Overheated water has been damaging the Great Barrier Reef. How could a special pipe created at the University of Arizona fix that?
Hillary Clinton Vs. Bernie Sanders: Democratic Race In Arizona Could Be Tight
Democrats in Arizona will soon weigh in on who they want to take the party’s presidential nomination. Polls open at 6 a.m. Tuesday in precincts across the state, and the race between Hillary Clinton and Bernie Sanders could be a close one.
The latest polls show former Secretary of State Hillary Clinton holding a roughly 25 percentage point lead on Vermont Sen. Bernie Sanders heading into Tuesday’s race. But officials with both campaigns say they aren’t paying too much attention to those numbers. And for good reason — they’re not very accurate.
"We haven't seen much activity on the polling side," said Fred Solop, a political scientist with Northern Arizona University.
Solop said much of the polling energy this election cycle has already been expended in earlier primary states. He said Tuesday’s race is likely to be tight.
"Now, we don’t have winner take all rules for the democrats in Arizona, so that means Sanders will get delegates," he said
Something the Sanders is well aware of. At last count, the senator trailed Clinton by more than 300 pledged delegates. So for his campaign, the tight race here means a chance to gain ground after losing primary races in five states last Tuesday — which is an opportunity he’s been seizing. Since last Tuesday, the senator has held four rallies in locations across Arizona, all of which have attracted thousands of people.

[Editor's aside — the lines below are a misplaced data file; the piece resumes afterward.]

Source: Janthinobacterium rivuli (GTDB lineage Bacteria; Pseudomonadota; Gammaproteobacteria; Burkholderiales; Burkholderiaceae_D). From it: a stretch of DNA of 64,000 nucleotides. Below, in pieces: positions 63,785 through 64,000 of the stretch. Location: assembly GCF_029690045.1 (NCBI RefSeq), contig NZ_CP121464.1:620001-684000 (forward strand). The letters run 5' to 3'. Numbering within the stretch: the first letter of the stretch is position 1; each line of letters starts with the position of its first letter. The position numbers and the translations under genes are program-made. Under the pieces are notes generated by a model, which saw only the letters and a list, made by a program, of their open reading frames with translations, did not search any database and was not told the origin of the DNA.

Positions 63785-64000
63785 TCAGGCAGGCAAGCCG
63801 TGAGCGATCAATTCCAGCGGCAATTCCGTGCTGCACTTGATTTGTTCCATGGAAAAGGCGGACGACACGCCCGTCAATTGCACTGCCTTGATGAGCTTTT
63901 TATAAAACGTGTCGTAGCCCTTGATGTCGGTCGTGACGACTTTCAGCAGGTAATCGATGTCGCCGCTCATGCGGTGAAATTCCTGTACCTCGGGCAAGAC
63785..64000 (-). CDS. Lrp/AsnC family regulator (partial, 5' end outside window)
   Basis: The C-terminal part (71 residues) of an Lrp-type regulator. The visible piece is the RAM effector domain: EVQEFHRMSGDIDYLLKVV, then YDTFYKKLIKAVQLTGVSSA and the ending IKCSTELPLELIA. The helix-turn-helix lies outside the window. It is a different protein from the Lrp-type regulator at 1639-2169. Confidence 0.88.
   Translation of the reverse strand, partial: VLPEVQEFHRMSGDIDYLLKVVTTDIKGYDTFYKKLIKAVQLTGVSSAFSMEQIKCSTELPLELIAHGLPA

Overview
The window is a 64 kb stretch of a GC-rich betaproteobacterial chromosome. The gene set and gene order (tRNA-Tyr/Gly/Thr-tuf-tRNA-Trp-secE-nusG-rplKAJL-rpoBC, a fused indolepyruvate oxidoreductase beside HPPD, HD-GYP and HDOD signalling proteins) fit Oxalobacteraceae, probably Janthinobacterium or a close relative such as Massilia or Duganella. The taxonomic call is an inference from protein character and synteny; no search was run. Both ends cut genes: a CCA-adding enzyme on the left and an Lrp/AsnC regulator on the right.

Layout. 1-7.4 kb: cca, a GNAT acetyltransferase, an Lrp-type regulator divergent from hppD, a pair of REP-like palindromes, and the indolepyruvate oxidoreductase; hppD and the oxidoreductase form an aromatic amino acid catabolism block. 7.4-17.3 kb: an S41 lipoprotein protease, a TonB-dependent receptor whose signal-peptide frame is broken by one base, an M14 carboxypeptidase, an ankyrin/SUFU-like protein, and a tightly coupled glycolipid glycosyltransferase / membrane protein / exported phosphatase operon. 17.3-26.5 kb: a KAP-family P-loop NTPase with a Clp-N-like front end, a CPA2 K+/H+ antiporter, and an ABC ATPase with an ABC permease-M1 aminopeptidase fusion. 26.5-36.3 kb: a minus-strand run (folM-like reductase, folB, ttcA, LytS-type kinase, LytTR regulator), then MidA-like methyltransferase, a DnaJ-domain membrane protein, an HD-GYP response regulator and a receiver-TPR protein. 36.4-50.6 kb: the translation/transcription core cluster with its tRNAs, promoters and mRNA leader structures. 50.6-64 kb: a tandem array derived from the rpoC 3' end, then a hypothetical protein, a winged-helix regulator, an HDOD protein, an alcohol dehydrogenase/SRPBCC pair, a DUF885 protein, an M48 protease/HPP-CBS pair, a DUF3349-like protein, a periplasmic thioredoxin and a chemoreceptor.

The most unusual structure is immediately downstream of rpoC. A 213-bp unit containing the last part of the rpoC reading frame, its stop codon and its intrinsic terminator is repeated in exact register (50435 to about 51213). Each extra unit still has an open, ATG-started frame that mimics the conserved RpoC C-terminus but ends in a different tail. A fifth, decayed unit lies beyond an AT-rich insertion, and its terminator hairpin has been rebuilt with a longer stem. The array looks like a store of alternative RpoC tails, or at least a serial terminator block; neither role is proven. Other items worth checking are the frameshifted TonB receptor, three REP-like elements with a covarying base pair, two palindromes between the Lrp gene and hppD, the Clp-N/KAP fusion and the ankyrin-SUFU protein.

"We know that the more people learn about Bernie, the more they like him," said Jose Miranda, the director of Bernie Sanders’ campaign in Arizona. He said the strategy is simple, make contact with as many voters in the state as possible.
"It’s also been the battleground for many of the issues facing immigrant and Latino communities as a whole," Miranda explained. "Here in Arizona, that’s a large percentage of the voting population."
That's 22 percent, according to the Pew Research Center.
The Latino vote is something both campaigns have been seriously courting. Both Sanders and Clinton have been running ads in Spanish-language media touting their stances on issues like education and income inequality. And both have denounced Maricopa County Sheriff Joe Arpaio for his immigration enforcement tactics.
In the 2008 primary against now-President Barack Obama, Clinton saw a lot of support from Latino voters in Arizona. Overall, she won 13 of 15 counties. But the Clinton campaign isn’t taking Arizona for granted.
"It’s going to be competitive," said Clinton campaign spokesman Tim Hogan. "It’s going to be close."
He said Hillary Clinton hasn’t been to Arizona this election cycle, but that’s about to change. She’s holding her first Phoenix-area rally Monday afternoon. And her husband, former president Bill Clinton, spoke to more than 1,000 supporters Sunday in Phoenix.
But no matter how the race ends up Tuesday, many say candidates like Bernie Sanders have changed the race in significant ways.
"The issues he’s been putting on the table have moved Hillary Clinton and they moved the democratic party to consider issues they were not talking about," Solop said. "Police brutality, mass incarceration, disenfranchisement for felonies."
Marketing firm Integrated Web Strategies reports more than half a million Arizonans have already voted by mail. In-person polling takes place Tuesday.